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Fed vs. Congress vs. Bankers

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QUESTION: Don’t you think it is wrong that the private banks own the institution that administers them.

ANSWER: You have to understand the original intent of the Federal Reserve. It was originally a bailout entity for banks, so the banks had to fund it. That made sense initially, but with time and circumstance, the Fed has morphed into something that is now a quasi-political-governmental agency. No one would have created what we now consider the Fed.

I do not think that the Treasury should own the Fed, because then politicians will control it for political purposes. I can hear it now: “Vote for me and I will give free interest on credit cards!” I do not think in its present form that it should be owned by banks who collect 6%. I would advocate a public float, as is the case in Switzerland.

My point is that the politicians keep changing the Fed, relieving themselves of ALL fiscal responsibility for economic booms and busts. The politicians blame the Fed, which is wrong since they are the primary cause of aggravating the business cycle.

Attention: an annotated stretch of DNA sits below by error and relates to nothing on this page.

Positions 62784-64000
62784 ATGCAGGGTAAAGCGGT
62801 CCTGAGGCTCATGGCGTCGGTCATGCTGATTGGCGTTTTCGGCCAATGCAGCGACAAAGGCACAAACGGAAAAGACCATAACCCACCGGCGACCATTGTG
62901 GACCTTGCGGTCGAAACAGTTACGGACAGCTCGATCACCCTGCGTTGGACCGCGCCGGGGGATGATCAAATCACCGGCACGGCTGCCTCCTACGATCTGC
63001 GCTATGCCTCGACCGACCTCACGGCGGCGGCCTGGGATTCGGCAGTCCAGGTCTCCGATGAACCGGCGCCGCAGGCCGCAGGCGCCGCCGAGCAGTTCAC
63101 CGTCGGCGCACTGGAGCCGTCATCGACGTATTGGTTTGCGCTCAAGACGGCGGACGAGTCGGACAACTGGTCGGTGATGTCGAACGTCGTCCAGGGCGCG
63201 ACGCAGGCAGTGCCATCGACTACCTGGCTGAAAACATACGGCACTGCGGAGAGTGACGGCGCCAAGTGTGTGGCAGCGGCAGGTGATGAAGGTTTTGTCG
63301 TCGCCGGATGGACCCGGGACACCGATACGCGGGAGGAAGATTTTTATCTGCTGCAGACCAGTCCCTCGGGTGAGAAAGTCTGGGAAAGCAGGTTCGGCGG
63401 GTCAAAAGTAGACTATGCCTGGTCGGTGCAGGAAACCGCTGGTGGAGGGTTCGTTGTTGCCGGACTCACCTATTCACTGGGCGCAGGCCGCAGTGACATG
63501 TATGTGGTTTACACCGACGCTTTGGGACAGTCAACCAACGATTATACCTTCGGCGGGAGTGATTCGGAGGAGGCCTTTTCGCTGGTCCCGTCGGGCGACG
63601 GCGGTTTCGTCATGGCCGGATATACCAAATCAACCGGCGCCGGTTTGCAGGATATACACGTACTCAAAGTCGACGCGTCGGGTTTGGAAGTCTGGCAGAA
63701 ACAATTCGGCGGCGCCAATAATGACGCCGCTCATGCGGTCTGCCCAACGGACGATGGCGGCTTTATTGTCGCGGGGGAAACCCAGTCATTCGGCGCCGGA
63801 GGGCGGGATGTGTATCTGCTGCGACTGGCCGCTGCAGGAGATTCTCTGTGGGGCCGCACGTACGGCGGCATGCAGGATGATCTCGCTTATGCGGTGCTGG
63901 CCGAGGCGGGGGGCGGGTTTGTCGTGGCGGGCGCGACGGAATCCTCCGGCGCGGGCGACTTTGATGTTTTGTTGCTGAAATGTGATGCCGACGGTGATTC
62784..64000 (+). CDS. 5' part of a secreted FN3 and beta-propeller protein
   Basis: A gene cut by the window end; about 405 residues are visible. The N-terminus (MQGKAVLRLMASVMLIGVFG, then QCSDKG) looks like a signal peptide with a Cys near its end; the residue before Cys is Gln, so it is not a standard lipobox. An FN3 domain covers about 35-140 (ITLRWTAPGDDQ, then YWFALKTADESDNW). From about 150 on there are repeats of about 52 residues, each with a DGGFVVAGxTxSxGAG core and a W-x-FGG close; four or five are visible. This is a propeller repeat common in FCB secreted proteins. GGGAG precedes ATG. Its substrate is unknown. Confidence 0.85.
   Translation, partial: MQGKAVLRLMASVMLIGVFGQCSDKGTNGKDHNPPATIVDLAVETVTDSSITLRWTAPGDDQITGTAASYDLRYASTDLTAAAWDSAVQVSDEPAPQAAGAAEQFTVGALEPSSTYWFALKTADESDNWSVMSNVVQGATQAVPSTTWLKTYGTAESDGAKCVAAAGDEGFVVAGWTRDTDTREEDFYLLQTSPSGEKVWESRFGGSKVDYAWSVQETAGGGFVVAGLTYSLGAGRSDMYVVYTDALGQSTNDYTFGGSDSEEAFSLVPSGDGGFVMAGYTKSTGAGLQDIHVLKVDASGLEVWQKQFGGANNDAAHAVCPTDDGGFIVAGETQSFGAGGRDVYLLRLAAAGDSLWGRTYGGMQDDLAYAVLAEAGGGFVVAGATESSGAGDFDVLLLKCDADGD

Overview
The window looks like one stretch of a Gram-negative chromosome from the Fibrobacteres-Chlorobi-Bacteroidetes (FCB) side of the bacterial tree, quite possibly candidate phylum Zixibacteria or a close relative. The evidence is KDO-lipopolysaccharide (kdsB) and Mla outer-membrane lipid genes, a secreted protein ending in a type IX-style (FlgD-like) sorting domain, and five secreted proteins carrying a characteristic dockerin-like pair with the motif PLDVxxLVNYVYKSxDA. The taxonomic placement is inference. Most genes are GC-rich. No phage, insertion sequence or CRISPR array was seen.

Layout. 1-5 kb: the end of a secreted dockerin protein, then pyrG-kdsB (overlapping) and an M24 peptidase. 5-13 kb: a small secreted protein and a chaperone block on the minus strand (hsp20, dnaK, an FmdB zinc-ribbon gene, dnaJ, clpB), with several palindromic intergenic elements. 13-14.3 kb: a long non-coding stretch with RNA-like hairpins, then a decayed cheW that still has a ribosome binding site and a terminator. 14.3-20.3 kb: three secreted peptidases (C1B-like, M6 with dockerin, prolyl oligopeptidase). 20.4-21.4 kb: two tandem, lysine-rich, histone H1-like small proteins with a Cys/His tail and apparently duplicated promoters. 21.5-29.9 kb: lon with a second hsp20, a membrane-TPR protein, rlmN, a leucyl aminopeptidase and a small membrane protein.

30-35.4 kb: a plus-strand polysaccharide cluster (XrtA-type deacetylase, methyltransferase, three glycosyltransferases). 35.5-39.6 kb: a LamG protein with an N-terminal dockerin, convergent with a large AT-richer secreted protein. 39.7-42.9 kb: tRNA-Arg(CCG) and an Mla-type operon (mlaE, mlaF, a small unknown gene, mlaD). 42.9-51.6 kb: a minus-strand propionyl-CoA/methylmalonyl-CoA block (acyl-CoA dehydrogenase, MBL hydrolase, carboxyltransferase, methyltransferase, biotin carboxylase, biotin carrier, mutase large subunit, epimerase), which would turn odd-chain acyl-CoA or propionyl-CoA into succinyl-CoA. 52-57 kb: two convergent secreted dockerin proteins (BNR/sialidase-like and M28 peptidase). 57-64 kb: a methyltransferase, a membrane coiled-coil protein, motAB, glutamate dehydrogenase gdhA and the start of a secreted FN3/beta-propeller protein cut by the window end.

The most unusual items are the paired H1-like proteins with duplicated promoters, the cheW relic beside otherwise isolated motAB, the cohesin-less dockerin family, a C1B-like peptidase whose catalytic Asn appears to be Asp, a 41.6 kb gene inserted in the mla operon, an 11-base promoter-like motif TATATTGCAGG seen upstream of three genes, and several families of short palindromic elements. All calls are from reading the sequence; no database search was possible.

I do not advocate conspiracy theories against the Fed or criticism of the Fed ignoring the role of Congress. To solve the problem, we MUST look at the whole. You need a central bank to clear. Bank failures were because of relationship banking where they borrow short-term and lend long-term. Elastic money made sense if you did not have enough to liquidate loans to repay depositors in a panic. The elastic money would expand during a panic and contract when over.

Now that banks are doing transactional banking and not holding long-term loans on their books, they no longer need elastic money or bailouts and should collapse when they screw up. The banks should be held for CRIMINAL prosecution if they are trading with other people’s money. You cannot have it both ways. If the Fed is to stimulate, then they should buy corporate paper, not government, and the money should be injected directly into the economy. Currently, the banks still refuse to lend money long-term.

The Fed is caught between politicians and bankers. That is not a very nice place to be these days. We will have to REFORM this position after the crash, but eliminating the Fed will create chaos and will not solve the problem as long as Congress has the power to create debt.